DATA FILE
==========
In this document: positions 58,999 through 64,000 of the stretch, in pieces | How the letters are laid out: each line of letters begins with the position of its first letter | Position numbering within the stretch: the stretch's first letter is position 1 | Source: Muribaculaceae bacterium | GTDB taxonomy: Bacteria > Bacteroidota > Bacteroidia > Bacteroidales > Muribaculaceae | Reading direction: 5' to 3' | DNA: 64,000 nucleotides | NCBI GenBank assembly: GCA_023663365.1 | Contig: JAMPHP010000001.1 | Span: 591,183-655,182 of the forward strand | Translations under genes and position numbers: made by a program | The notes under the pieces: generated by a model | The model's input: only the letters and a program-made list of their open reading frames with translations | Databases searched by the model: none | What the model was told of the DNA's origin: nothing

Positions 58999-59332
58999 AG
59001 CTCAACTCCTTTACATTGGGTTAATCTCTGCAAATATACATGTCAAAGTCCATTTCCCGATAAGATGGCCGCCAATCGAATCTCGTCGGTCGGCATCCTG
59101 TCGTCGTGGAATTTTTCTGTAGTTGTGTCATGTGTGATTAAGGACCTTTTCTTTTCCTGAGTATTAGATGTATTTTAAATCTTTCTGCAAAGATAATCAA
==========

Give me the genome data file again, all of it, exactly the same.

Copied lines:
In this document: positions 58,999 through 64,000 of the stretch, in pieces | How the letters are laid out: each line of letters begins with the position of its first letter | Position numbering within the stretch: the stretch's first letter is position 1 | Source: Muribaculaceae bacterium | GTDB taxonomy: Bacteria > Bacteroidota > Bacteroidia > Bacteroidales > Muribaculaceae | Reading direction: 5' to 3' | DNA: 64,000 nucleotides | NCBI GenBank assembly: GCA_023663365.1 | Contig: JAMPHP010000001.1 | Span: 591,183-655,182 of the forward strand | Translations under genes and position numbers: made by a program | The notes under the pieces: generated by a model | The model's input: only the letters and a program-made list of their open reading frames with translations | Databases searched by the model: none | What the model was told of the DNA's origin: nothing

Positions 58999-59332
58999 AG
59001 CTCAACTCCTTTACATTGGGTTAATCTCTGCAAATATACATGTCAAAGTCCATTTCCCGATAAGATGGCCGCCAATCGAATCTCGTCGGTCGGCATCCTG
59101 TCGTCGTGGAATTTTTCTGTAGTTGTGTCATGTGTGATTAAGGACCTTTTCTTTTCCTGAGTATTAGATGTATTTTAAATCTTTCTGCAAAGATAATCAA